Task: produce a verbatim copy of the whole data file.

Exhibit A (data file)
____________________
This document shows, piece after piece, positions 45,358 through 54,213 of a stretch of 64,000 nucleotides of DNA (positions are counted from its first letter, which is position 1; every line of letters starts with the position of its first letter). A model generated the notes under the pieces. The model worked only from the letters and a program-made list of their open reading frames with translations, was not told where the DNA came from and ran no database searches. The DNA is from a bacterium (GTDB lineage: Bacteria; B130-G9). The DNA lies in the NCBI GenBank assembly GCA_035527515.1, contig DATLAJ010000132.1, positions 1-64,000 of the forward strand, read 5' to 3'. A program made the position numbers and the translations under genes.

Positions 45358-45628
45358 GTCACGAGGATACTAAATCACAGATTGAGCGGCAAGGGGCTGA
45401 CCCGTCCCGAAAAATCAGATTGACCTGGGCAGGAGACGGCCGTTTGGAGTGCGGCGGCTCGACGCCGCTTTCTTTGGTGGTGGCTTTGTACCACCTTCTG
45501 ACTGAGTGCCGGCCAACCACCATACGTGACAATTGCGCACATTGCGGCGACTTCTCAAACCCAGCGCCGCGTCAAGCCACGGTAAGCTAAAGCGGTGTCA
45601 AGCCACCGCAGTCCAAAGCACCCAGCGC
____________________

This document shows, piece after piece, positions 45,358 through 54,213 of a stretch of 64,000 nucleotides of DNA (positions are counted from its first letter, which is position 1; every line of letters starts with the position of its first letter). A model generated the notes under the pieces. The model worked only from the letters and a program-made list of their open reading frames with translations, was not told where the DNA came from and ran no database searches. The DNA is from a bacterium (GTDB lineage: Bacteria; B130-G9). The DNA lies in the NCBI GenBank assembly GCA_035527515.1, contig DATLAJ010000132.1, positions 1-64,000 of the forward strand, read 5' to 3'. A program made the position numbers and the translations under genes.

Positions 45358-45628
45358 GTCACGAGGATACTAAATCACAGATTGAGCGGCAAGGGGCTGA
45401 CCCGTCCCGAAAAATCAGATTGACCTGGGCAGGAGACGGCCGTTTGGAGTGCGGCGGCTCGACGCCGCTTTCTTTGGTGGTGGCTTTGTACCACCTTCTG
45501 ACTGAGTGCCGGCCAACCACCATACGTGACAATTGCGCACATTGCGGCGACTTCTCAAACCCAGCGCCGCGTCAAGCCACGGTAAGCTAAAGCGGTGTCA
45601 AGCCACCGCAGTCCAAAGCACCCAGCGC